A couple of weeks ago we put out a poll on Facebook as to how I should spend my 40th birthday:
- A jungle excursion
- Hiking the volcanic crater on the Quilotoa Loop
- Spending a night in Quito with a nice dinner
True to form, I decided to celebrate for longer than my allotted day and chose all three (hey, you didn’t think I’d make things easier for everybody as I got older, did you?). You can read about our jungle adventure with our fearless Danish guide here, and I’m happy to report that our friends from Otavalo, Catherine and Fernando, met us in Quito and took me out for a fabulous sushi dinner complete with dessert and singing (“Feliz cumpleaños, Betsytita”) by 3 handsome baritones.
But now that we are already 3 paragraphs in, I should probably mention the amazing beauty and fabulous experience we had seeing and hiking on the Quilotoa Loop.
First things first: It is not fast or easy to get here. We took a bus north from Baños to Latacunga, then we caught one of the 2 buses per day that go to Chugchilán, a village midway through the Quilotoa Loop. The trip is only 65 km, but it takes almost 4 hours to get there due to the curving mountain roads.
The drive is gorgeous: farms on the steep hillsides, beautiful children in brightly colored clothes herding sheep and playing with each other, and indigenous people walking, riding horses, and performing their daily chores. No matter how much land a person owns, it seems they always build their houses close to the road, so we could see their clothes hanging on the line to dry, dogs sleeping in the shade of the houses, and children playing under the watchful eyes of their mothers and older sisters.
When we were not mesmerized by the beauty, we were distracted by the steep cliffs, evidence of recent landslides, and our driver’s attempt to share the lane with the occasional passing car or truck. If you are scared of heights – and I am – this can be a nailbiter of a ride.
A Few Adventures at the Start
We arrived in Chugchilán around 3, and I was surprised at how small it was. In fact, only 80 people live there. Much to our surprise there was an internet cafe with 4 terminals across from the bus stop…I was pretty excited at this unexpected luxury.
Except for one small hitch: there was no electricity in the entire village.
We enjoyed a candlelit dinner with other travelers from around the world at our hostal and exchanged stories until the wick was almost burned. We stood up and turned on our headlamps to make our way back to our room and realized that we had locked ourselves out of our room. Okay, I locked us out of our room.
You can imagine how dark it is high in the Andes in a tiny little village with no electricity at 9 p.m. And the staff had all left us after dinner to go home to their own families.
Did I mention it gets really cold there? I have to give Warren a lot of credit here for not freaking out on me. It was probably a huge help that my birthday was the next day, so he was trying to be patient.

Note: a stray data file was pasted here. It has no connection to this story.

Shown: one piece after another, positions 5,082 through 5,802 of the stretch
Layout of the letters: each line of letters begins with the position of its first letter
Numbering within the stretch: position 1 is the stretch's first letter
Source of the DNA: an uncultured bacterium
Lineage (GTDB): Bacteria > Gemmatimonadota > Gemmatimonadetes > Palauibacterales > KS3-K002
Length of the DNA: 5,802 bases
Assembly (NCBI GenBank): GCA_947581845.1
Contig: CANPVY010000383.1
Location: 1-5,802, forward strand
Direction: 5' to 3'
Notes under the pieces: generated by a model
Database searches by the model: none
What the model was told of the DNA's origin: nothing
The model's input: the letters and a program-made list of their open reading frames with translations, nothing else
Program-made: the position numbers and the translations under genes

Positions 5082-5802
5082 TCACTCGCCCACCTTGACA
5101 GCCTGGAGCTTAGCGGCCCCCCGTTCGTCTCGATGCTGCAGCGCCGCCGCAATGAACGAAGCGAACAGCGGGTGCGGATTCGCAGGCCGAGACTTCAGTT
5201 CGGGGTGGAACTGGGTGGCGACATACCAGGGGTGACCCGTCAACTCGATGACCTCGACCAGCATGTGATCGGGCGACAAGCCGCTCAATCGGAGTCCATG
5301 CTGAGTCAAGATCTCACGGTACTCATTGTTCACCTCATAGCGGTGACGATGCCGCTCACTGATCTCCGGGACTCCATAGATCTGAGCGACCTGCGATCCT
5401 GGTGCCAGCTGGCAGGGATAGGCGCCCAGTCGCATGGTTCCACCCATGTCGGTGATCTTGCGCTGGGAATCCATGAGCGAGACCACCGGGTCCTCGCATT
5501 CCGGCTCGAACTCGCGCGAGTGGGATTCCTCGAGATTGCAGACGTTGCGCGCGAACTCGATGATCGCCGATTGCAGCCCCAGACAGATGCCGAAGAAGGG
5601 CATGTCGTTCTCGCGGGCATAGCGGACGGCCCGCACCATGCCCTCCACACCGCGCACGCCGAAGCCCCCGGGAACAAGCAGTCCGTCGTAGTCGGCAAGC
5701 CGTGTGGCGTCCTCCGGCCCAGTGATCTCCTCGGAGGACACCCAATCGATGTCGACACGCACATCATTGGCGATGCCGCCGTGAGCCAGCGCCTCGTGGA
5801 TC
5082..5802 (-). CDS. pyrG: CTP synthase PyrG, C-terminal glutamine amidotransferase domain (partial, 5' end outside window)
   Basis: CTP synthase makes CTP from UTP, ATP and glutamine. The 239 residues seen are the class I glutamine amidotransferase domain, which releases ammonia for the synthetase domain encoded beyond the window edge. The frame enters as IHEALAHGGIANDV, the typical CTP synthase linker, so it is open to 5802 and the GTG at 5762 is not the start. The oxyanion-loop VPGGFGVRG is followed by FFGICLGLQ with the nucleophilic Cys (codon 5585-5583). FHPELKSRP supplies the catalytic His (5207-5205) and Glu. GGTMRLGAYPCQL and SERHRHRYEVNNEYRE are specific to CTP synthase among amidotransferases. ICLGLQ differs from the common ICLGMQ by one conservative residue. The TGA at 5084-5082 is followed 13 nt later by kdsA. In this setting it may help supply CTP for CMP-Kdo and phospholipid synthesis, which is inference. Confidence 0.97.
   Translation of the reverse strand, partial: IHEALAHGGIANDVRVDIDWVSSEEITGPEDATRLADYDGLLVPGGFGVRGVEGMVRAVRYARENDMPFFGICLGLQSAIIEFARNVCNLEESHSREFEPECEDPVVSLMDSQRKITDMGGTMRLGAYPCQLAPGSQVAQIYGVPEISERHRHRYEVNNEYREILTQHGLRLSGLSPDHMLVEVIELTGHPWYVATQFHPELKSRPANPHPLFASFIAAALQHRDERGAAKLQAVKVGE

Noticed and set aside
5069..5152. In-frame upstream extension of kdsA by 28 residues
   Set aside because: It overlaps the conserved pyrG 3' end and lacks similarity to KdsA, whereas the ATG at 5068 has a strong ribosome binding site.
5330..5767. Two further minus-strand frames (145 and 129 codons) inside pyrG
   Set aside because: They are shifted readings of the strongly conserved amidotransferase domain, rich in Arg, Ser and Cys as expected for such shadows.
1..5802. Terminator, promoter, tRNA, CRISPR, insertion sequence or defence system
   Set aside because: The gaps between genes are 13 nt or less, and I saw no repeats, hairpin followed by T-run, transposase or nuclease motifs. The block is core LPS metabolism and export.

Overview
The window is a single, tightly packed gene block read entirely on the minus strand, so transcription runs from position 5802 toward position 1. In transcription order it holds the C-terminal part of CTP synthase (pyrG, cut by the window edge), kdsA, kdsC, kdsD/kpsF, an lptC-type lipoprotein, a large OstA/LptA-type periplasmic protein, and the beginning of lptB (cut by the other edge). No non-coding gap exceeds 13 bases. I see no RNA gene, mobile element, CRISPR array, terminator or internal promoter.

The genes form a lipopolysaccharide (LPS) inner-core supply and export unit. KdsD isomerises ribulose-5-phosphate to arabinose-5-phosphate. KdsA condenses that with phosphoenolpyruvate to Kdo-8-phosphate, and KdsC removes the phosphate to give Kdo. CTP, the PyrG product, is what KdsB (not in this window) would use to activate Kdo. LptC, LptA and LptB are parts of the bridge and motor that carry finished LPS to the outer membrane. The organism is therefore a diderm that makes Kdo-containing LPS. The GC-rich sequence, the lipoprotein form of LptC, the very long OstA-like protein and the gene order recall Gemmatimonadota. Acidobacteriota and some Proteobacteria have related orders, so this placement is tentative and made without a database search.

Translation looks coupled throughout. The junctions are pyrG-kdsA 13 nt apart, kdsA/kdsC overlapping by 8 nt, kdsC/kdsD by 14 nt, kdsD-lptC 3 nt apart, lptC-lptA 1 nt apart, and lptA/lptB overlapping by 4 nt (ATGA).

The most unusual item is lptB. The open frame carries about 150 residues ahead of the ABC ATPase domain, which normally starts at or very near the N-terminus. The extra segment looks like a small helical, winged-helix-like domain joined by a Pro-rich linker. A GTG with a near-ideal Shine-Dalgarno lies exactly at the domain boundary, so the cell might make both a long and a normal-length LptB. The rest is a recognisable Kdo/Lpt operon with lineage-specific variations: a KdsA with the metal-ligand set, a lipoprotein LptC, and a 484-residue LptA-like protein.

I finally found one guy left in the kitchen and he didn’t have a master key. He said the only solution was to give us the key to another room and let us sleep there until the next morning when the rest of the staff came to work. So we curled up in our clothes under the blankets in the room next door and went to sleep.
The next morning, we explained our problem at breakfast to the no-nonsense woman in the kitchen. She said she had the universal key and would open our room. We followed her out and watched her take a credit card, jam it in the lock and pop open the door. I’ve used my credit card for a lot of things, but never as a key!
Hiking in the Area
We quickly changed clothes and set out for our first hike, and it was just as gorgeous as the bus ride in. The clouds roll in after lunch each day, usually followed by rain, so it is important to get out early for any hiking. I was coming down with a cold, so we chose to do a fairly easy hike down to the river and back up.
We stopped along the way to make my birthday video, and I got a little verklempt thinking back to what life was like just one short year ago as compared to now. (Click here if you don’t see the video below.)
We had electricity again after returning from our hike, and we spent the afternoon bundled up in the hammocks on the porch reading and watching the rain come down.
The following day Warren hiked alone while I battled my cold, and he found some really beautiful views on the overlook to the village. And finally on the third day we drove with 3 Austrian guys who had a car to the Quilotoa Crater to see the famous green lake and get in a little exercise. We had hoped to hike from the crater back to Chugchilán, a distance of 7.5 miles, but my cold and the altitude were not working well for my ability to breathe. We hiked along the crater, joined our new friends for a beer afterward, and gratefully accepted a return ride home. Even though Quilotoa is just 22 km from Chugchilán, it is probably the roughest distance by road on the entire loop and took us an hour to drive.
We left on Sunday to drive toward Quilotoa by bus and continue the loop back to Latacunga. After reaching Quilotoa, the road improves remarkably, and the sights are just as breathtaking. We were lucky to be sitting on the left side of the bus to get the best views, and we were only hampered with clouds in Quilotoa, which we had already seen.
We spent 4 nights in Chugchilán, and even though I was sick for most of our trip, we didn’t have electricity for the first 24 hours, and I locked us out of our room in the cold, it still ranks as the most beautiful place we’ve seen so far on our journey.